Cell tower issues: The city council on July 7 considered and approved four permit requests for cell tower construction. In each case, the permit was for a "monopole" or "monopine" tower of 150 feet in height. All the permits were subject to the set of screening, setback, and appearance restrictions contained in the new cell tower rules approved in February. Those included minimum lot size (four acres), minimum setbacks from the tower to the property line (its height plus), tree retention and other screening, and tower type limitations (no lattice towers, no guy wires, etc.).
In each permit request case, all owners of neighboring property within 500 feet of the zoning lot on which the tower is to be located received written notice of the proposal and related public comment opportunities, and in each case a neighborhood meeting was held. There was no opposition in two cases. In a third case, one person spoke in opposition, and his concerns were addressed by the permit. In the fourth case, the 500 foot notice zone included part of a townhouse subdivision, which further circulated the notice information to approximately 300 households in its homeowners association. That homeowners association (Hampton Commons), another adjacent residential community (Homestead Hills), and 12 individual property owners were represented at the community meeting reviewing that permit request. Only three of those households chose to attend the public hearing and object to the permit. After hearing the arguments and reviewing all evidence submitted, the city council found no substantial indication of adverse impacts and approved the permit.
NLC policy forum and transportation program reauthorization: During July, I represented Winston-Salem and North Carolina at the National League of Cities (NLC) policy forum in Minnesota. (I'm a member of the NLC Transportation Infrastructure & Services Steering Committee.) One of the main issues we worked on during the three-day meeting was the pending reauthorization of the federal transportation planning and funding program, now being fought over in Congress. I helped to shape NLC policies and plan our advocacy strategies on this issue. This legislation, and its reauthorization by Congress this year, is critical to Winston-Salem and other cities around our state and nation. Without it, necessary major transportation projects like Business 40 renovation will come to a screeching halt, and other transit programs like our city bus system will be financially staggered. We expect stopgap action by Congress this week, and look for longer-term decisions to be made there in December or January.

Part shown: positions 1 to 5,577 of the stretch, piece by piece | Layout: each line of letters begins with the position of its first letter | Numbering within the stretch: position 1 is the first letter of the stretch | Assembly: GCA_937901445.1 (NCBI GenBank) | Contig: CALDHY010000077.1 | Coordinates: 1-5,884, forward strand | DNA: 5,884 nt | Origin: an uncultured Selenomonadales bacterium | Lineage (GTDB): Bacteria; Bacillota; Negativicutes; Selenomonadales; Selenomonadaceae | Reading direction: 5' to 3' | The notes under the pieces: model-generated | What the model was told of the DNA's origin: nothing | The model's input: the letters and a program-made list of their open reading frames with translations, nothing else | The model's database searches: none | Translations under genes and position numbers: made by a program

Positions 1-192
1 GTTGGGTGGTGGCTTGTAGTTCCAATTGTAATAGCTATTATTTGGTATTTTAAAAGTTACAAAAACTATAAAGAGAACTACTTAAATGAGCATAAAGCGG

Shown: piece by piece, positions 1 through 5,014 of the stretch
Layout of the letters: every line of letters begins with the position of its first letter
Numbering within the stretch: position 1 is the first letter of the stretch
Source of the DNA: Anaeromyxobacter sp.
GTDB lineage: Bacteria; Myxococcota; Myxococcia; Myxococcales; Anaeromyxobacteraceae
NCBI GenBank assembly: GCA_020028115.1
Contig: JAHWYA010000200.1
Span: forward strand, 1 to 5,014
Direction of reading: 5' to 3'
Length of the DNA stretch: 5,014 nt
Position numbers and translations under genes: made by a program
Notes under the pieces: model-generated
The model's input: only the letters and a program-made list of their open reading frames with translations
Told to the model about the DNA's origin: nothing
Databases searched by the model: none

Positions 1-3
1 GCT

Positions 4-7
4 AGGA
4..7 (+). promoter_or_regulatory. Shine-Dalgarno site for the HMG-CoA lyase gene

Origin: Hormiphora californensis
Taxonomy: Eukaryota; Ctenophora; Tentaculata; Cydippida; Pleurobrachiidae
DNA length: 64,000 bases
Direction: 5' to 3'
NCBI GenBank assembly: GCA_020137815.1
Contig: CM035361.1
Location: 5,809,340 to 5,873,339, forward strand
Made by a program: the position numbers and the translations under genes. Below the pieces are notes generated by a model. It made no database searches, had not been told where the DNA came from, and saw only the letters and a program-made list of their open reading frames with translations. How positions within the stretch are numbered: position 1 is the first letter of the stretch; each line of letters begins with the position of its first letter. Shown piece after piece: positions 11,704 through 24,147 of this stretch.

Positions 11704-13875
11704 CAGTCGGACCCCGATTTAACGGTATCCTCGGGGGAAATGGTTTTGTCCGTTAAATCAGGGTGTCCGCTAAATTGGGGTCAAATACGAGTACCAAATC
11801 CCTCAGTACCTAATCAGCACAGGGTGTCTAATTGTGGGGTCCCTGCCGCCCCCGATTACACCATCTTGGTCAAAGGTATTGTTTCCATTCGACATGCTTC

Other upcoming events and opportunities: Other city events and opportunities in August include these:
--National Night Out: Neighborhoods around the city will host gatherings next Tuesday evening, August 5, in celebration of this day recognizing the cooperation between police and neighborhood residents in keeping our communities safe. Among the neighborhood events in the Southwest Ward this year are gatherings in Sandersted, Healy Towers, Seasons Chase, Bridgeport Drive, and Sunset Drive. I'll be running around trying to get to as many as I can.
--Citizen Fire Academy: The Winston-Salem Fire Department will hold a Citizens' Fire Academy from August 25 to October 20, in which interested citizens will learn about fire department operations and receive hands-on experience including ride-alongs. There is no charge and class size is limited. For more info or to apply, call 773-7965, email firstname.lastname@example.org, or go to www.CityofWSFire.org. Application deadline is August 15.
--High-speed online service community sites: As a part of installing its new high-speed internet service in Winston-Salem, AT&T is offering to install free high-speed internet connections at approximately 20 community centers in the city. Do you have suggestions regarding where those should be located? If so, send your suggestion in an email to Dennis Newman, the city's chief information officer, at email@example.com no later than August 1.
That's my report for July. As always, you are welcome to email me at firstname.lastname@example.org with comments or questions. Thanks!